Summer 2020 brought unique missions and ministry opportunities for Summer Catalysts serving with the South Carolina Baptist Convention (SCBC). The collegiate students anticipated going to their national or international placements, but as COVID-19-related closures began to occur in March, those opportunities rapidly closed. According to SEND Team Leader Ken Owens, a whirlwind planning process to engage students in a new way led to the Catalysts beginning their hybrid home-and-onsite work in late May.
“The Lord redirects and changes plans, but He’s always faithful to provide and we’ve seen that with this for sure. I’ll be anxious to see all that God does in and through these students from this point forward,” Owens says.
Twenty Catalysts served through the team areas of the SCBC’s ADVANCE initiative. In addition to exposure to larger mission concepts, the students were placed in fields of ministry alongside convention staff and ministry partners around the state. The Catalysts had different opportunities to learn and serve depending on their SCBC team and grew as a student small group within that team. Each student was also trained to share their faith in relational disciple-making.
“This is a way for SCBC staff as a whole to pour into these students in a deeper way than we might otherwise pour into them. There is a close connection between these students and our work and ADVANCE strategies, much more closely tied through this than through other expressions,” Owens explains.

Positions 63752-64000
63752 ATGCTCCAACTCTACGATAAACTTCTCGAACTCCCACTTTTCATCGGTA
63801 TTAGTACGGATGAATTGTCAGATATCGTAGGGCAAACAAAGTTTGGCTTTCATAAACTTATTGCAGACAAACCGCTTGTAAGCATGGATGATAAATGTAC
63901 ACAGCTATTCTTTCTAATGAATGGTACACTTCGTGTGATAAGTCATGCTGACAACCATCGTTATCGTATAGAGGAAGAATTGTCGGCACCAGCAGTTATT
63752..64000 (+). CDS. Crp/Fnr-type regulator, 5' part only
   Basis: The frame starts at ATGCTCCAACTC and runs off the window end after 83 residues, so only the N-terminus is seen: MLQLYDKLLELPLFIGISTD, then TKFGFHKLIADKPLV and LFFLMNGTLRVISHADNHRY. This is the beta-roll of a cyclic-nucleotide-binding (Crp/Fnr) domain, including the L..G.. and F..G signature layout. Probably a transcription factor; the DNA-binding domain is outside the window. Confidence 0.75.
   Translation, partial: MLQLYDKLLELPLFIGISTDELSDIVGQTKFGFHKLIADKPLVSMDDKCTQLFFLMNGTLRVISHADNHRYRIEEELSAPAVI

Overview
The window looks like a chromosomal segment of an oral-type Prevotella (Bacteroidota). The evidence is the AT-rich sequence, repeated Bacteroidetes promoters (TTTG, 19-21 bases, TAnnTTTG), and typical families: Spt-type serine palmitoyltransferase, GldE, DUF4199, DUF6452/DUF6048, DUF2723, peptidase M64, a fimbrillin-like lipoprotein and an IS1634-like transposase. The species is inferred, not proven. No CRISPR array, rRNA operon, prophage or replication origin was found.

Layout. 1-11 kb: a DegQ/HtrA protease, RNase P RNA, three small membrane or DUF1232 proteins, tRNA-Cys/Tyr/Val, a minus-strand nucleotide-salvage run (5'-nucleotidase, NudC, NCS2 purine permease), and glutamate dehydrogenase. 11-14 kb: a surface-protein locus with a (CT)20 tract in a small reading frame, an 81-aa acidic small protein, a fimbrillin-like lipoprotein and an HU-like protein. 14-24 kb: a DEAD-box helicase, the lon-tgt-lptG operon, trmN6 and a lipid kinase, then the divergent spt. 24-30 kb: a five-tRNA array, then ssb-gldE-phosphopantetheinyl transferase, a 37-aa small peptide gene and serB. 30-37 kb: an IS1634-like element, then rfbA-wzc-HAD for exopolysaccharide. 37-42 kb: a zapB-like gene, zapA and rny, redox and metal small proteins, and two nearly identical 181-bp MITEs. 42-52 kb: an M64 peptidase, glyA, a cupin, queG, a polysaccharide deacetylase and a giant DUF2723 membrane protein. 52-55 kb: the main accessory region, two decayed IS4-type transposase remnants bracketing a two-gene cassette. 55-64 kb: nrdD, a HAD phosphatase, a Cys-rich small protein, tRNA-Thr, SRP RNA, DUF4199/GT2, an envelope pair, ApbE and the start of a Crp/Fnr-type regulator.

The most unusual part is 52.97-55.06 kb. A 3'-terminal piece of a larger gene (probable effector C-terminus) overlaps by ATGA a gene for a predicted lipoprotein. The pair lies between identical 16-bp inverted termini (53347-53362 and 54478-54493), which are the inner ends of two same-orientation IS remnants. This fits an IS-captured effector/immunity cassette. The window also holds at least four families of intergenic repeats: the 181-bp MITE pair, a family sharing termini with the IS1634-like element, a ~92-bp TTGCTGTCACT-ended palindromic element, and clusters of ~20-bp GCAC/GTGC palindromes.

As a SERVE Team Catalyst, Kinsleigh Spencer met weekly with a supervisor individually and then with her small group to explore understanding poverty culture, Heart4Schools, and ways to connect with local church and ministry centers. SERVE Team Leader Jon Jamison says the goal for his three Catalysts was that they would help lead their congregations and Baptist Collegiate Ministries to view ministry opportunities within their community in new ways. Spencer gained experience serving at The Bridge at Green Street, a food and clothing ministry of First Church Spartanburg, where she talked and prayed with clients two days a week.
“God has taught me that sometimes I have to stop myself, put away my bias, and see the person I'm helping the way Jesus does. It doesn't matter what someone looks like or what clothes they wear, what matters is that they get to see a glimpse of Jesus while they are there,” she says.